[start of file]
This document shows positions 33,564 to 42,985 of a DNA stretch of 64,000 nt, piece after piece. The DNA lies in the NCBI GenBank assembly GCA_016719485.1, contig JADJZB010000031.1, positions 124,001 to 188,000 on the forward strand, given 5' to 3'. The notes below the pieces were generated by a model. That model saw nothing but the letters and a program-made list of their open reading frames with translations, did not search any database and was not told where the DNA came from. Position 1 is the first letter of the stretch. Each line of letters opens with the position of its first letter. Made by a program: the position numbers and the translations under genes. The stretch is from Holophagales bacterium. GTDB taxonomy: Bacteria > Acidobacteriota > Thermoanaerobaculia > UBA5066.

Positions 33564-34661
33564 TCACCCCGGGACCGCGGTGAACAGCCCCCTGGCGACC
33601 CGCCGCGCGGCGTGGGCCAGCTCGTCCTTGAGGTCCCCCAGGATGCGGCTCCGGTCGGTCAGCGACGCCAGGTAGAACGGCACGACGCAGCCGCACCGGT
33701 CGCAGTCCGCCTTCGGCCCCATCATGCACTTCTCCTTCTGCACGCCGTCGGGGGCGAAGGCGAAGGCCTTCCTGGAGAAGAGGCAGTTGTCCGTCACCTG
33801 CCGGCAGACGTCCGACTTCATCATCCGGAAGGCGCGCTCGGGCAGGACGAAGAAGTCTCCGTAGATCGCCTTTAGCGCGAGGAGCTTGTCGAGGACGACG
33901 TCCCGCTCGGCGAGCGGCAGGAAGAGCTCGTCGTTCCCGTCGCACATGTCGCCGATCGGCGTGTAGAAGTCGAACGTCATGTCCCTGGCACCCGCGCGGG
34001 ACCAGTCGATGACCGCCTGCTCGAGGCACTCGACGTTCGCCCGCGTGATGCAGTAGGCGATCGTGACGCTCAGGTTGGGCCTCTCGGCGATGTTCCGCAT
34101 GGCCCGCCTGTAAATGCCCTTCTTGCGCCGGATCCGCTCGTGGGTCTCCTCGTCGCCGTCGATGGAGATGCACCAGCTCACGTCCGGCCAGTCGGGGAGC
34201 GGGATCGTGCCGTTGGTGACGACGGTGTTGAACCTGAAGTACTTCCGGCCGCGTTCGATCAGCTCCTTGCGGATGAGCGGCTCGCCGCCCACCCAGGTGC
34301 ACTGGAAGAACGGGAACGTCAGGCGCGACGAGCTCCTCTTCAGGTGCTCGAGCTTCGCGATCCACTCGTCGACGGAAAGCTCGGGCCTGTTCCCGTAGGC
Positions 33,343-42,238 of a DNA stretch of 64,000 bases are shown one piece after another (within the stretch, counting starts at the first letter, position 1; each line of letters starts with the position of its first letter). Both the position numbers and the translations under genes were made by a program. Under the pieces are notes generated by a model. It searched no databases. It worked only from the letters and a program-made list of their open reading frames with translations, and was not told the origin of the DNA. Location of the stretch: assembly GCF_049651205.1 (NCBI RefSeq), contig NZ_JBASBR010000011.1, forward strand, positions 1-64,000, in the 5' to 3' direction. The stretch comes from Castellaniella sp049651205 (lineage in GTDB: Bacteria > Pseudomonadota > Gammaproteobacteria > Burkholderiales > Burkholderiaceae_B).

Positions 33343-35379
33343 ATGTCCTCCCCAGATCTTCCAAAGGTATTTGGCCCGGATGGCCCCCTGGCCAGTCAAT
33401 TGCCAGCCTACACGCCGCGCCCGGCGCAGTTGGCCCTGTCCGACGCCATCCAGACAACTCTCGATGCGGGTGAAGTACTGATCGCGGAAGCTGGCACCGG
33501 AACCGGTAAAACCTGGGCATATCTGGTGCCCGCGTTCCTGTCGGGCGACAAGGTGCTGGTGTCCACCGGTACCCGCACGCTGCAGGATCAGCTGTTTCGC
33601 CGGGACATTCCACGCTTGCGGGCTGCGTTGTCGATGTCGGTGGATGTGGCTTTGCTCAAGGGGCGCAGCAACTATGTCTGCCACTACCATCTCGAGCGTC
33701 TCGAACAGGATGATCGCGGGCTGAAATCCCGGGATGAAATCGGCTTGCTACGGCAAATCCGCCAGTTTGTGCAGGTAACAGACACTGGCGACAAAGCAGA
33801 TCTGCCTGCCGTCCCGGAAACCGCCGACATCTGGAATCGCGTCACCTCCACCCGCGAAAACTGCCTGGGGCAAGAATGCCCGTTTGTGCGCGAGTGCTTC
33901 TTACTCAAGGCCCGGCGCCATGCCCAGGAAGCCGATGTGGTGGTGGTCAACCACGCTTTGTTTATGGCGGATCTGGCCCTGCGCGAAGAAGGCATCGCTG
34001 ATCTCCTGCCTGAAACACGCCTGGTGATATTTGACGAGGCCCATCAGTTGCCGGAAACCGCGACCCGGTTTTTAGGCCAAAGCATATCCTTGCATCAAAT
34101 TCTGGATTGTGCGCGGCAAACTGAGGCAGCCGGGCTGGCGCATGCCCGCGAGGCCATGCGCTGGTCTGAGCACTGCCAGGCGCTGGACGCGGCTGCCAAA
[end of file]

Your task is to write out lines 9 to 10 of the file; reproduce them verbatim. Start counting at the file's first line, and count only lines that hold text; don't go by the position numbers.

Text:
34101 GGCCCGCCTGTAAATGCCCTTCTTGCGCCGGATCCGCTCGTGGGTCTCCTCGTCGCCGTCGATGGAGATGCACCAGCTCACGTCCGGCCAGTCGGGGAGC
34201 GGGATCGTGCCGTTGGTGACGACGGTGTTGAACCTGAAGTACTTCCGGCCGCGTTCGATCAGCTCCTTGCGGATGAGCGGCTCGCCGCCCACCCAGGTGC